Soda straws have been with us for a hundred-and-twenty-five years. The first patent was issued in Eighteen-Eighty-Eight. And you used to get one at soda fountains for fountain Cokes and milk shakes.
How is it that all of a sudden, even in nice restaurants, a glass of ice-water comes with a soda straw stuck in it? I don’t ask for a straw. Yet, every cold beverage arrives with a soda straw. Why is this?
Toy-maker Fisher-Price is, in my opinion, the classic example of a company that develops new products the right way. Its customers, young kids, are said to be the most finicky of all consumers.
Fisher-Price sends its people into homes and playrooms. They want to see what play areas look like. What’s in them. How existing toys are being used. They look particularly for things that moms have adapted for children’s play. Necessity is the mother of invention, they agree, and moms are very inventive.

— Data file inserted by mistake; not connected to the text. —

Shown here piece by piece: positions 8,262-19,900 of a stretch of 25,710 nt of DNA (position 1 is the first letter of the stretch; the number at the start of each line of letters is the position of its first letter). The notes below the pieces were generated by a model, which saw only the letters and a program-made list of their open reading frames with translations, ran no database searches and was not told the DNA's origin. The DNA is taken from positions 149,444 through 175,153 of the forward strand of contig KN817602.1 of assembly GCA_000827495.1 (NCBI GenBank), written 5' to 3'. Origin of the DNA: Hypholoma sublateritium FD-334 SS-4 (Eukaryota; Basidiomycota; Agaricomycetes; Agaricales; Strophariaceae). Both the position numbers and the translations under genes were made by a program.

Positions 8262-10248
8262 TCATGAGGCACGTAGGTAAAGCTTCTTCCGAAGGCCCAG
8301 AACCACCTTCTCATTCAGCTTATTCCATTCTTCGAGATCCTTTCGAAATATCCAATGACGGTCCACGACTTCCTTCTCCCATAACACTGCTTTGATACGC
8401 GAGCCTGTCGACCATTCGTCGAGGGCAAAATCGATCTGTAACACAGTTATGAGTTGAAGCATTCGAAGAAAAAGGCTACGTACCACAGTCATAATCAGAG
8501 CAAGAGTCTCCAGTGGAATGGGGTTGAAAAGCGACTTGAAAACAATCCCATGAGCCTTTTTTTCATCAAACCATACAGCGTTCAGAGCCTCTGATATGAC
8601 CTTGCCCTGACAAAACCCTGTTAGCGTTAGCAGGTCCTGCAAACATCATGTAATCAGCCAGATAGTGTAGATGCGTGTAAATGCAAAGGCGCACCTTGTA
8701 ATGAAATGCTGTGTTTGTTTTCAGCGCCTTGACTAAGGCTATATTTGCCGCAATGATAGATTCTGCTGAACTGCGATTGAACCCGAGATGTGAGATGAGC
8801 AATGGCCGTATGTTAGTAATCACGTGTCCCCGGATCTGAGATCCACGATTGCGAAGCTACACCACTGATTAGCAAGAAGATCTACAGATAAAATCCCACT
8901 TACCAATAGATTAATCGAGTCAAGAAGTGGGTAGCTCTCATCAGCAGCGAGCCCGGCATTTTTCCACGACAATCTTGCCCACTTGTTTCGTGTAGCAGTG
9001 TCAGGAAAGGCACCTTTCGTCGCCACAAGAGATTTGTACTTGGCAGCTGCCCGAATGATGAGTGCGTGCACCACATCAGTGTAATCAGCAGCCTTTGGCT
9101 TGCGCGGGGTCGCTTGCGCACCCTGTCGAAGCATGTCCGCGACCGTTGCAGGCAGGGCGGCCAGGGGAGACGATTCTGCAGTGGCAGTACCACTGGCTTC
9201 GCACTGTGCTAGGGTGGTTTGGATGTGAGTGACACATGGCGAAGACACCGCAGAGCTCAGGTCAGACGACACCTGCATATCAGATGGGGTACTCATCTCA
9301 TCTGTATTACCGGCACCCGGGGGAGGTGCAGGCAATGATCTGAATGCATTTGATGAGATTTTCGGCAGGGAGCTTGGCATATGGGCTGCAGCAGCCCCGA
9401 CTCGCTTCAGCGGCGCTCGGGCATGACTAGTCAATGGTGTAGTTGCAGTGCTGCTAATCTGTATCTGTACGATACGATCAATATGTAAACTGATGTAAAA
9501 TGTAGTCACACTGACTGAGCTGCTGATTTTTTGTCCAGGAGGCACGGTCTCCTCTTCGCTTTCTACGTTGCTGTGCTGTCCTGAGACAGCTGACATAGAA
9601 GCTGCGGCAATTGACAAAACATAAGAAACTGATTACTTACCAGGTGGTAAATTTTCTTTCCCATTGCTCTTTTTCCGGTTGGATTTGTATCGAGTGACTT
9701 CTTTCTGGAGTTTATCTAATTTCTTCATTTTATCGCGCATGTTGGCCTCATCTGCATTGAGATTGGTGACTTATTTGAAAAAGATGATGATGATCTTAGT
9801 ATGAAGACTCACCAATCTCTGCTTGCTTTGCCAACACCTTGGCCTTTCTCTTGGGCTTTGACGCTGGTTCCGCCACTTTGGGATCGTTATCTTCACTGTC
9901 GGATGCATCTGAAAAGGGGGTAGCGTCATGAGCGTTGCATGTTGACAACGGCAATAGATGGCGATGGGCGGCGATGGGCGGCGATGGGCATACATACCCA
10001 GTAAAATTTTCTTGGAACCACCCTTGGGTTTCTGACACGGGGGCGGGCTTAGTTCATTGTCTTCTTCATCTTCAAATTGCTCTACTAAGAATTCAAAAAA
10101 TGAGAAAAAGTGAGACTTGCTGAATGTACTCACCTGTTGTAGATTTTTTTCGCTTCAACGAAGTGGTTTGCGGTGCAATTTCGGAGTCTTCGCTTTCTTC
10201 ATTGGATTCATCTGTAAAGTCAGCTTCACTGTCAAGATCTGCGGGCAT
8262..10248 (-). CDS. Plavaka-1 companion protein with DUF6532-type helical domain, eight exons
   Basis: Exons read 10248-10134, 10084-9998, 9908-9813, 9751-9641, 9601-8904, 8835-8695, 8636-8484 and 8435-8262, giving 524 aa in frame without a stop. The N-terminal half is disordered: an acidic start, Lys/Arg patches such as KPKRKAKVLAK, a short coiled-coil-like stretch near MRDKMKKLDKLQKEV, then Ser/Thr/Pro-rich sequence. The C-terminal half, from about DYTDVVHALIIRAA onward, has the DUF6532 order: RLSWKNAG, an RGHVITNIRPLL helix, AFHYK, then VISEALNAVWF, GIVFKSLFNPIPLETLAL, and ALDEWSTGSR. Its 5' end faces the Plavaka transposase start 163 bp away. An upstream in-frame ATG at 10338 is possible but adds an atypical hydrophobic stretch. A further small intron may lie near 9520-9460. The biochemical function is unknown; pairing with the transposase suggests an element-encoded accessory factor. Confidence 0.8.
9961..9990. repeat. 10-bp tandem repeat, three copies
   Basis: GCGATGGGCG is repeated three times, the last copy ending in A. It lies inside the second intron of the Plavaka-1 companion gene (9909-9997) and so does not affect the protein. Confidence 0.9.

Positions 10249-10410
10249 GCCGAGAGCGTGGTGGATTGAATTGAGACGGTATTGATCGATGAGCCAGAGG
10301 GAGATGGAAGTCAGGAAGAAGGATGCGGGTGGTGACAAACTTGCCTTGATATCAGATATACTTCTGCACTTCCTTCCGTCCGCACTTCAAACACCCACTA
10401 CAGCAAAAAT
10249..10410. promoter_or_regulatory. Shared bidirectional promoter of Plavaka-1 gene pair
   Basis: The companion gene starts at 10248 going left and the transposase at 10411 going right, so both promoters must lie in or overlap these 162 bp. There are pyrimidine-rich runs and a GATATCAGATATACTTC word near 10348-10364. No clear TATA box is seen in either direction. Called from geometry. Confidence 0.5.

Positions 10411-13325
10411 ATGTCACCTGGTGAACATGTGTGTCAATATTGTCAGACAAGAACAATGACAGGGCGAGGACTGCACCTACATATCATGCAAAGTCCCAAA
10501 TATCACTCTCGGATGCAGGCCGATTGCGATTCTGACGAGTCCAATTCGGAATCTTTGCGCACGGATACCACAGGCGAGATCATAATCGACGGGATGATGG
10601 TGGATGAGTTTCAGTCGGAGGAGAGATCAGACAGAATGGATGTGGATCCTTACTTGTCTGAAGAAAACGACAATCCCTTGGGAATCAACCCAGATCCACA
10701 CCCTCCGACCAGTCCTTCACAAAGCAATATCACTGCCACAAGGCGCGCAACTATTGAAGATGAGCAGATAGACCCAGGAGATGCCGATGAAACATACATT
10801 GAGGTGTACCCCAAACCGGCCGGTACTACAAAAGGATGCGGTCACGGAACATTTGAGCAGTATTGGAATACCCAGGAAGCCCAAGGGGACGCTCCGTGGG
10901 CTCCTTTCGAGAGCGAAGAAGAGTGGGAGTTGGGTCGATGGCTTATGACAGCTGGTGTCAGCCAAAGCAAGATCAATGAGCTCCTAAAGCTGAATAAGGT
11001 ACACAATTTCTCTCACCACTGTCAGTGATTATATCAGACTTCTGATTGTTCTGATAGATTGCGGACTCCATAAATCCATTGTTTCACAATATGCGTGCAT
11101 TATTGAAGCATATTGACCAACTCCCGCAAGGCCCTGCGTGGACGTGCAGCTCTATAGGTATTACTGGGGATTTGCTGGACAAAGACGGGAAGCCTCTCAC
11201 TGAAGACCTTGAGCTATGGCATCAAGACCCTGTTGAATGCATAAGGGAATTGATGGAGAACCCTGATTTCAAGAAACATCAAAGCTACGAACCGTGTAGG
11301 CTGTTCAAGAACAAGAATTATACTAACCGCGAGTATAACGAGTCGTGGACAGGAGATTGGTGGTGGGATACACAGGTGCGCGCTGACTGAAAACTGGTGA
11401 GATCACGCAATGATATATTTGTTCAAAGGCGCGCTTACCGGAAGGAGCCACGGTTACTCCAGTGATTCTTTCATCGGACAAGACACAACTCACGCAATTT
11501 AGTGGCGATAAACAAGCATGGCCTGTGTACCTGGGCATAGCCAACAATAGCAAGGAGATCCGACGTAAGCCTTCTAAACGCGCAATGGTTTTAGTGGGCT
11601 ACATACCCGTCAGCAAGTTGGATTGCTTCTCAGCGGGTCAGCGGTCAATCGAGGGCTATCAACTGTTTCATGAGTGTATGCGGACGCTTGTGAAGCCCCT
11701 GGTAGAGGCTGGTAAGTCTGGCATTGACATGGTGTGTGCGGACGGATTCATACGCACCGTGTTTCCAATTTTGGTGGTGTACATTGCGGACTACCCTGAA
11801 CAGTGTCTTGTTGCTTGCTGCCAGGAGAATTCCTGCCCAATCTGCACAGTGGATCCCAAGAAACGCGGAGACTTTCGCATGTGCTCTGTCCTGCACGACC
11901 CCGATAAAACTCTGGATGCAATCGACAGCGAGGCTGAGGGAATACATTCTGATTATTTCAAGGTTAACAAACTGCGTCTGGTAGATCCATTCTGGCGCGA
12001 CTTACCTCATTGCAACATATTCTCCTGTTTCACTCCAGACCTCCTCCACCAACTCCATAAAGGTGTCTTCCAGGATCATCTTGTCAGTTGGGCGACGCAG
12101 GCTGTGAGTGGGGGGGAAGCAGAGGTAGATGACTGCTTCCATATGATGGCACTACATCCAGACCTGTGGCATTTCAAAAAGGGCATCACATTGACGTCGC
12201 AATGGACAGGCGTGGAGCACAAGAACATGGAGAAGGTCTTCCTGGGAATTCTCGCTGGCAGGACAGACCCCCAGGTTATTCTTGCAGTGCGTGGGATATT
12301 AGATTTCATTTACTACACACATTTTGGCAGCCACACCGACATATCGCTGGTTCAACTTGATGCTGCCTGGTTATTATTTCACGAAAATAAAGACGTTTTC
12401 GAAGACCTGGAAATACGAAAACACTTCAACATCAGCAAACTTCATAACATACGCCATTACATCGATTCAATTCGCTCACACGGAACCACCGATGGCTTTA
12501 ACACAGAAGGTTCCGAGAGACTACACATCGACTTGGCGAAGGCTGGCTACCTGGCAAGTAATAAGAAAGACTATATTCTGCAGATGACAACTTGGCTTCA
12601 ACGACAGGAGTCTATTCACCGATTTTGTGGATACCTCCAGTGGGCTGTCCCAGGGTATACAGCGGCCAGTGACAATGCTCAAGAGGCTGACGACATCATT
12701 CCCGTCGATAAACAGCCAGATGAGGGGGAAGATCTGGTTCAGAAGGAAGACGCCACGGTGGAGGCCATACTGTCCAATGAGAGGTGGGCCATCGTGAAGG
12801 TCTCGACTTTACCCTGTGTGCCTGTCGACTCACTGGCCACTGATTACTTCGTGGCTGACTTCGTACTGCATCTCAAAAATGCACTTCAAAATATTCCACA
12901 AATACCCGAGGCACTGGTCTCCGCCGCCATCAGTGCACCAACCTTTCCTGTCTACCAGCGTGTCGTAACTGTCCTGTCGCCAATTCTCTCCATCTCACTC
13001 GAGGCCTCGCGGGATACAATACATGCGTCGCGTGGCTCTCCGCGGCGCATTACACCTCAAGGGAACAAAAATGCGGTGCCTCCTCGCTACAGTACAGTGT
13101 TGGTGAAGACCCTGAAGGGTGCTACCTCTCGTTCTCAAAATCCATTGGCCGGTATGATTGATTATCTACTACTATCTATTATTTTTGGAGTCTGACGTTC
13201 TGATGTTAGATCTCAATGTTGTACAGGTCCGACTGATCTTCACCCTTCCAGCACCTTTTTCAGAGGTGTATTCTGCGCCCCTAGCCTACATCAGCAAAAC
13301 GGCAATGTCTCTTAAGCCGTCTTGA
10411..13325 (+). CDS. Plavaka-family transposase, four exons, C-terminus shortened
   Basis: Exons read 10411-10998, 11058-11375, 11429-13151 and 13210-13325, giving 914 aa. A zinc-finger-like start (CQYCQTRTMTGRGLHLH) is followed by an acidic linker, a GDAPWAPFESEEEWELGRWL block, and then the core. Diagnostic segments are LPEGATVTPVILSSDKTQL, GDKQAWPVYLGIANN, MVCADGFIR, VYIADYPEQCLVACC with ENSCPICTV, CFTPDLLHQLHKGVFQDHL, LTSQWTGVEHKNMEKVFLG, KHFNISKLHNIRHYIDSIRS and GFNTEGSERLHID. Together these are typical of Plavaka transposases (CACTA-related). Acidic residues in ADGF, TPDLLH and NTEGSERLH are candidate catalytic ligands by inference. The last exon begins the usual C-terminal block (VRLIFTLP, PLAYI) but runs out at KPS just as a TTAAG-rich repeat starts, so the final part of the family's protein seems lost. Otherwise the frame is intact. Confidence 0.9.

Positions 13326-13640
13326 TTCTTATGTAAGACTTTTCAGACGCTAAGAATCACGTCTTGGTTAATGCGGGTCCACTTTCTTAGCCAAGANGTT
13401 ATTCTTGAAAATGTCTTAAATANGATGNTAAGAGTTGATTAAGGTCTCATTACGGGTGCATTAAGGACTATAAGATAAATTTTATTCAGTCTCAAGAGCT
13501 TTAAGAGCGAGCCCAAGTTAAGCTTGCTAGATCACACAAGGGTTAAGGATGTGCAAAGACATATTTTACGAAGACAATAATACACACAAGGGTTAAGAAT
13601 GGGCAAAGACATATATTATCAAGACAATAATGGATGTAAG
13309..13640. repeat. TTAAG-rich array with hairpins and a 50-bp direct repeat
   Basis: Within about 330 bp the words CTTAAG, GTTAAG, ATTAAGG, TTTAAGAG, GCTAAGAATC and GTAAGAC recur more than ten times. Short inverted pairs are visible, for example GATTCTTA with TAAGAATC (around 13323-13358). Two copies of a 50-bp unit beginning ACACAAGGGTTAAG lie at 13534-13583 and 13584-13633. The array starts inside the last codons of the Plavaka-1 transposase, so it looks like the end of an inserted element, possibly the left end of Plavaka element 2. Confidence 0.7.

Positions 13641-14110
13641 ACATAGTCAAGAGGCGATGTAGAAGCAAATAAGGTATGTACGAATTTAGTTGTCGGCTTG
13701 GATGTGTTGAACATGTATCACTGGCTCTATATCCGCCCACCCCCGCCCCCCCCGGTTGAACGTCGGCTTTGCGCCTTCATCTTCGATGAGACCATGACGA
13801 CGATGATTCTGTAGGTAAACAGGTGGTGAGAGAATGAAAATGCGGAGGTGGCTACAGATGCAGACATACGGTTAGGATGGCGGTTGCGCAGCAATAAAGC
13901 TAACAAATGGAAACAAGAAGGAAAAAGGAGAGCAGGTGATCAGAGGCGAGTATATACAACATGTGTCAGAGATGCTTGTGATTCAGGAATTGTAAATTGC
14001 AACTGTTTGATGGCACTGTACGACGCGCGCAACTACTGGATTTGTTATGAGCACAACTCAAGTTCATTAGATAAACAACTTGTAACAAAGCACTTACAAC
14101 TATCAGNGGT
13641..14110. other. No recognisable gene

True marketing is a process of maximizing a company’s assets. It begins with identifying the company’s assets, and that’s not always as obvious as you might think.
The genius chief marketing officer at Delta Airlines was the first to identify Delta’s customers as an asset two years ago. The result included new sales opportunities that have accounted for over $1.5 billion in new revenue.
You can go through a similar marketing process in your own behalf, and you begin the very same way.